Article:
On the job: I figured out a day or two ahead of time that it was happening. Rather than freaking out, I found the person who I thought would be most affected by it, and forced her to come have coffee with me. No, not tomorrow, not next week, today. "So here's the deal. I'm 99% certain I'm getting laid off tomorrow. You rely on me for X, Y, and Z. What do you need from me in the next few hours?" I faked a headache to my boss, went home, and spent the rest of the day pulling together data and documentation for her. That night, I dropped a USB thumb drive on her desk, then cleaned out my office. On Thursday I went in for the ceremonies, then spent the rest of the day in a pub with coworkers.
Friday evening I drove down to Irvine for my friend's law school graduation on Saturday morning. Well, I tried to at least... somewhere south of Los Banos I heard a noise that sounded like debris in my wheel well. A minute or two later my alternator light came on. "Hmm. I guess I snapped an alternator belt." The car was driving just fine, though, and wasn't overheating, so I drove carefully to the next exit, checked into a hotel, and called AAA. "Here's what happened. What do I need to do tomorrow?" The next morning I called them and we found a shop that was open, then had the car towed.
I had a good time riding with the two truck driver, and we spent the 30-mile ride joking and laughing. "Most people aren't nearly as happy as you are when they're sitting in that seat."
"You know, I can get stressed out and grumpy about it, or not. Being grumpy is less fun than not being grumpy, so I choose not to." Nate Silver and I spent a few hours hanging out together in Los Banos, then I was on my way again. I missed graduation but I got to have dinner with my friend and her family.
Sunday morning when I got to my car I noticed that one of the tires was quite low, and when I checked it the pressure was 10 PSI. I found a tire shop that was open Sundays, carefully drove the two miles, and when I got there I spotted metal sticking out of the tread. Ten bucks and twenty minutes later I was on the road to Vegas.
When I got to my hotel room, I noticed someone else's luggage in the room. A quick call to the front desk was enough to sort that out-- a bellman showed up a few minutes later to take it away. I got back to the room around 1 a.m., and noticed there was a really loud hum coming through the wall. I called the front desk, and they sent someone up to check then called me back and said there's nothing they could do. "Can I switch rooms?" "We only have smoking rooms available." I decided to try to sleep through it.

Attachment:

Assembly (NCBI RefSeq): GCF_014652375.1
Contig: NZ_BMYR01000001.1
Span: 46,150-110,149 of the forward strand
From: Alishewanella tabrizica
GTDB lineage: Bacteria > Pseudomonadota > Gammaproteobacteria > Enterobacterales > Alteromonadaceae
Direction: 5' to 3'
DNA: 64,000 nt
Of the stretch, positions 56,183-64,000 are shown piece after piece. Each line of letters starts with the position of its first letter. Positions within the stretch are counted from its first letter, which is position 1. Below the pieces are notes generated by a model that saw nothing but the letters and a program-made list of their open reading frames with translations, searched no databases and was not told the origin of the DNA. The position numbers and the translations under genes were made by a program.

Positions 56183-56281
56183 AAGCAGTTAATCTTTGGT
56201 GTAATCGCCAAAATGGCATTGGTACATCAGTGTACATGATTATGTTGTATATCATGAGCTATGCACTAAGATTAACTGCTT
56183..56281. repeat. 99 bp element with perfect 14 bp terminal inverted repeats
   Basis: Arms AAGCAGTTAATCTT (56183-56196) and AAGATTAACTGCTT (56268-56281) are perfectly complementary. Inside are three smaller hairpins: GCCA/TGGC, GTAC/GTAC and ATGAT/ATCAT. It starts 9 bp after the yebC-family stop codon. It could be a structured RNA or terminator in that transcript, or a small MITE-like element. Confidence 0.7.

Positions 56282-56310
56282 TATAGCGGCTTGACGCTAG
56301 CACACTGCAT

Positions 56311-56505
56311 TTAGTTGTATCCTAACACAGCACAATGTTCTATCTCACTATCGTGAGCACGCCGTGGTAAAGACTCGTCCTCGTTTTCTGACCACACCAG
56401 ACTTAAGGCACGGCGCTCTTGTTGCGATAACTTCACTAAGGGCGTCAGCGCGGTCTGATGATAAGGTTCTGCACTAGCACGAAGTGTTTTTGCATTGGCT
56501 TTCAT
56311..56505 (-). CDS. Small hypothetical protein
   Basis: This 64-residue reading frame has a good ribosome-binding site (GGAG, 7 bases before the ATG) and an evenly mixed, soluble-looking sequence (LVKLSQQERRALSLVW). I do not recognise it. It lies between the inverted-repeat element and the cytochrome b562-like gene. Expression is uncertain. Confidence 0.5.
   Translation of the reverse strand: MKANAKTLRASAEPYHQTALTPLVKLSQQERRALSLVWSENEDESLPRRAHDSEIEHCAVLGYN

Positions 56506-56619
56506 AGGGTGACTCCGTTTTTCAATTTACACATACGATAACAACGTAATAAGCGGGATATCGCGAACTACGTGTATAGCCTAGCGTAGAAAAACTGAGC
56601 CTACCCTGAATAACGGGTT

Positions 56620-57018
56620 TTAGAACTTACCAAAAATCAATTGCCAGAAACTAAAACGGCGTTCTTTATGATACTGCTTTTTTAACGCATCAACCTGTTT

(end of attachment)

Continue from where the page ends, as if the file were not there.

Around 2:15 a.m. I wasn't sleeping and wasn't going to. I got up, dressed, packed, and stumbled down to the front desk. "Please just give me a room that's quiet enough to sleep in." She eventually put me in a suite, but said she could only authorize me to stay in it for one night and asked me to talk to the manager the next morning. The suite smelled vaguely of smoke, and there were ashtrays everywhere, but screw it... I'd deal with it in the morning. I had to be somewhere at 10 a.m., and I was exhausted. I was not amused by the unscheduled 6 a.m. wakeup call, but just went back to sleep.
In the morning, I had a polite conversation with the manager about it. He said he'd move me, gave me a $50 food credit (since the room was comped already) and asked me what I cared about in a room-- close to the elevator, high floor, view, etc. "Soft horizontal surface, hot and cold running water, no smoke smell, quiet enough to sleep in." He seemed surprised that I wasn't being either rude or fussy about it, and we sorted it all out.
Many people would have gotten cranky, bitchy, stressed out, or otherwise unhappy and unpleasant about most of these things. I'll admit that I was less than cheerful when I was standing at the front desk at 2-something in the morning, but that's primarily because I was exhausted. Other than that, I've been pretty cheerful and pleasant about all of it.
A while ago I was talking to an extremely-good high stakes poker player, and we were chatting about Full Tilt. I asked him how much money he had on the site, and he responded that it was in the neighborhood of a million dollars. "If I get it back, that's great. If not, that's OK too." He shrugged. "It's all good." That's really stuck with me. Sure, he's taken millions of dollars out of online poker, but I don't think I know anyone for whom a million dollars isn't a large sum of money. That he could be so unfazed by possibly having that much money stolen from him was truly impressive.
So yeah. I lost my job, my car broke down in the middle of nowhere, I had a flat tire, and I lost half a night's sleep over a hotel fiasco. It's all good.